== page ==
The major market averages just closed out one of the worst first half performances in more than 50 years, but it didn’t stop there. Just about every financial asset you can imagine was crushed with the exception of a select group of commodities. There was really no place to hide. The Nasdaq Composite and Russell 2000 had their worst first halves in history. Now an hour won’t pass by without being reminded in some form that a recession looms on the horizon, inflation is on a runaway train, the Fed is going to raise interest rates endlessly, and my home is going to lose significant value. The parade of doom seems never ending, but there is a light at the end of what I think will be a shorter tunnel than the consensus expects.
Yesterday’s personal spending and income report showed a decline of 0.4% in inflation-adjusted spending for May. The decline was due to a sharp drop in the purchase of goods (-1.6%), while spending on services (+0.3%) remained resilient. This has been the pattern for a while now, as consumers indulged on durables at the end of last year before shifting to services as the economy fully reopened. Meanwhile, the Fed’s preferred inflation gauge for May held at 6.3% over the past year, which is down from a high of 6.6% in March, while the core rate that excludes food and energy fell to 4.7% from its March high of 5.3%. I am more convinced that the peak rates of inflation are behind us, which is a positive as we move forward once we can break the back of negative sentiment that persists today.
I have been arguing with some of my detractors these past several weeks about whether or not we will have a recession this year. The economy contracted 1.6% in the first quarter, due exclusively to a massive trade deficit, resulting from a surge in imports. The trade deficit subtracted 3.2% from GDP. We have that to thank for today’s bloated inventories, which are even larger than originally estimated, according to the latest revision.
Making matters worse is the seismic shift in consumer spending from goods to services as the year has progressed, which means it will probably take the companies holding that inventory longer to work them off. We clearly stole forward growth in the fourth quarter of last year with the economy expanding at a robust 6.9% pace, and we are paying for that now. As the financial markets have declined and financial conditions have tightened, the rate of consumer spending growth is weakening, but that doesn’t guarantee we will see a second-quarter contraction that meets the definition of a recession.
I am an outlier in my steadfast forecast for a continuation of the economic expansion, but at this point I will gladly eat crow to have a recession because it means the worst is behind us and a new recovery can begin. I am less concerned about the accuracy of my economic calls than I am my market outlook, which is what drives portfolio performance. Whether we have a recession or not, I still expect a second-half recovery for the stock market, and a recession in the first half of this year would greatly increase the chances of that happening based on historical precedent.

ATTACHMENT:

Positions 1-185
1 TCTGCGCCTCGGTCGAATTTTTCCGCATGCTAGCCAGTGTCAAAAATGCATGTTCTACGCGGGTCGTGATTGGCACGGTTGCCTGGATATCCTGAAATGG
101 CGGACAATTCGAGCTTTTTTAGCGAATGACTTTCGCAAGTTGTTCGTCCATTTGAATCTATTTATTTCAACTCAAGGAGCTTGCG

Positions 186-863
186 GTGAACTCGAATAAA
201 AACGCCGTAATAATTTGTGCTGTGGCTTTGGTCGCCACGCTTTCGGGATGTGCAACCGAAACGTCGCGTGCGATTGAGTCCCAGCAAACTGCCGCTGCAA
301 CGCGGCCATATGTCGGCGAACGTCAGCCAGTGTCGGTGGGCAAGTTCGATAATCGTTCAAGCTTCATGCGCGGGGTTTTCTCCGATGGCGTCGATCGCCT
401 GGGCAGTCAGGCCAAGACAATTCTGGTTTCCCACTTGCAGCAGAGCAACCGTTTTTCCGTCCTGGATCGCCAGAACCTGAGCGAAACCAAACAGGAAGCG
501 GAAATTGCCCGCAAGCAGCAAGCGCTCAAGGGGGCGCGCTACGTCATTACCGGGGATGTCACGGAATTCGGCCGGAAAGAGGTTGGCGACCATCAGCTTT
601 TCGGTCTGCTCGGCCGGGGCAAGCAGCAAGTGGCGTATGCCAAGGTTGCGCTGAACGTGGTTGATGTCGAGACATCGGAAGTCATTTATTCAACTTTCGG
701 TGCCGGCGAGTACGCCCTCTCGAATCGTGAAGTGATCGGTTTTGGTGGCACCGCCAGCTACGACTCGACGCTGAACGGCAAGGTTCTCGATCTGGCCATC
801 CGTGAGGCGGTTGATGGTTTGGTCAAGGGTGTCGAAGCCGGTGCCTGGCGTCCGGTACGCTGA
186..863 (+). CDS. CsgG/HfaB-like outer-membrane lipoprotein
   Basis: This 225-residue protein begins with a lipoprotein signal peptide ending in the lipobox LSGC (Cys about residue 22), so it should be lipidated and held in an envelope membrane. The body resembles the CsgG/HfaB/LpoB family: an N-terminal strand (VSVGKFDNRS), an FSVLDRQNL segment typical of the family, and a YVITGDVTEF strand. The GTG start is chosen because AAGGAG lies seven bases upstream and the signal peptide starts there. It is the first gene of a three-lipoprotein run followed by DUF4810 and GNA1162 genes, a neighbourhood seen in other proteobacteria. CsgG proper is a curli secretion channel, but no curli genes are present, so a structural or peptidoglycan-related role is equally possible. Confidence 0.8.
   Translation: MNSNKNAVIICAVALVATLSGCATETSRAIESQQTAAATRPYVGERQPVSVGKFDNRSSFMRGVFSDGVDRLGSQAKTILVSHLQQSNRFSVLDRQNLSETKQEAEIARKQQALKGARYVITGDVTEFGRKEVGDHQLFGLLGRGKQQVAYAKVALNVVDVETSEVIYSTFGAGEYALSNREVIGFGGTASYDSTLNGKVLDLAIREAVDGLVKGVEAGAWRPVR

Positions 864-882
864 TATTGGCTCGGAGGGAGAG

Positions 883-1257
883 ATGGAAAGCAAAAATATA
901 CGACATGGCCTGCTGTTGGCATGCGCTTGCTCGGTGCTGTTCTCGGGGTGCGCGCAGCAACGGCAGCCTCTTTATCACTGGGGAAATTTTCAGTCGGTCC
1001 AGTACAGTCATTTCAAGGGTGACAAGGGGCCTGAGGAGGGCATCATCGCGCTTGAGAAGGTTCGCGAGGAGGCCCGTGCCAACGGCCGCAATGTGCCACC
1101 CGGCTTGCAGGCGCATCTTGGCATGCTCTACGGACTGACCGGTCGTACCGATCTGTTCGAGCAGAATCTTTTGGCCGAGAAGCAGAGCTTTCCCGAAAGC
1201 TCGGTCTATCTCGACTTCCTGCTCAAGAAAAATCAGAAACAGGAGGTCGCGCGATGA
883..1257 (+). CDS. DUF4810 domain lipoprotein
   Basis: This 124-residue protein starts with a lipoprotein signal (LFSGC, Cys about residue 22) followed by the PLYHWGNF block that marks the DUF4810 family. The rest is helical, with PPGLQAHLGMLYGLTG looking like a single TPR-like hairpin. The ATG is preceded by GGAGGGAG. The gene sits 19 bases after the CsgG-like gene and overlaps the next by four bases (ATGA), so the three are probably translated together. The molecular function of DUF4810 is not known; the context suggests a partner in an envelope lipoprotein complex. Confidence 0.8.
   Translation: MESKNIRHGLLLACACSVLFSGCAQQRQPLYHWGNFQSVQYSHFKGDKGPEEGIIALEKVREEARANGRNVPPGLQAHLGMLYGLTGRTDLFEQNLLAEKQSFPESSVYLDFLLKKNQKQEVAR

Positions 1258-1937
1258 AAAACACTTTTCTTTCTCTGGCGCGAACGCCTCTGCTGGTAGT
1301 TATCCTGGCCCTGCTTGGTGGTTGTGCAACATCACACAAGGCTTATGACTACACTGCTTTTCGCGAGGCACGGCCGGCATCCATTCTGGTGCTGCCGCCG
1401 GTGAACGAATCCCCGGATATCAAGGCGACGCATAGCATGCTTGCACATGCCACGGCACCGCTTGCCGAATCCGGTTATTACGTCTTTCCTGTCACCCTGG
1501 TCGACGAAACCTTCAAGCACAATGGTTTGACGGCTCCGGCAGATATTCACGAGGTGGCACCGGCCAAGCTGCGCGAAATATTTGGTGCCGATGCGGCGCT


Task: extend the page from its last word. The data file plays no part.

Typically, the stock market bottoms before recessions are over and when we hit peak levels of pessimism. It then starts to rebound to discount the recovery. Some argue that we have yet to see the worst levels of sentiment, which is worse today than at the depths of the pandemic and is consistent with what we saw during the financial crisis of the Great Recession in 2008-2009. I don’t know anyone that would trade today for the summer of 2020 or the 2008-2009 period. There is no comparison.
The S&P 500 has declined approximately 24% from its January all-time high, which is consistent with the median peak-to-trough decline we have seen during previous recessions. The average one-year forward return from the low is 40% during previous recessions, and we only had one occasion when the return was not positive, which was 2001. In my opinion, this is not 2001, and I’ll have more on that subject come Monday.
Granted, this year we have seen one of the worst first-half performances for the S&P 500 on record but taking that severity into account is even more encouraging. The market has fallen 15% or more during the first half of the year only five times since 1932, but each time the second half produced positive returns.
I know, this time is different. It’s always different when we are in the heat of the moment. In actuality, it’s never different. It is the same play over and over again with a slightly different cast of characters and storyline that changes just enough to convince the consensus that this time it will be different.
Second-quarter earnings season should produce solid results, but guidance is bound to be weaker than the consensus estimates, yet that is widely expected right now. Corporate managements have no incentive to set expectations at levels they are not confident they can meet, given ongoing macroeconomic headwinds, especially when their stock prices are down 20-80% this year. It is better to lower the bar to levels they know they can beat moving forward, which sets the stage for meaningful outperformance during the second half as the macroeconomic headwinds abate.
It is important to remember that stocks don’t bottom and start going up when the headlines start reporting good news. They bottom in the same way that the market bottoms, which is at the point of peak pessimism and when the news stops getting worse. That is when the selling has exhausted itself. We are now seeing waves of analyst downgrades for companies and sectors, which is a key component of the bottoming process. We want to see it because it helps exhaust the sellers. What I am looking for during earnings season are stocks that start to go up, or simply stop going down, despite bad news.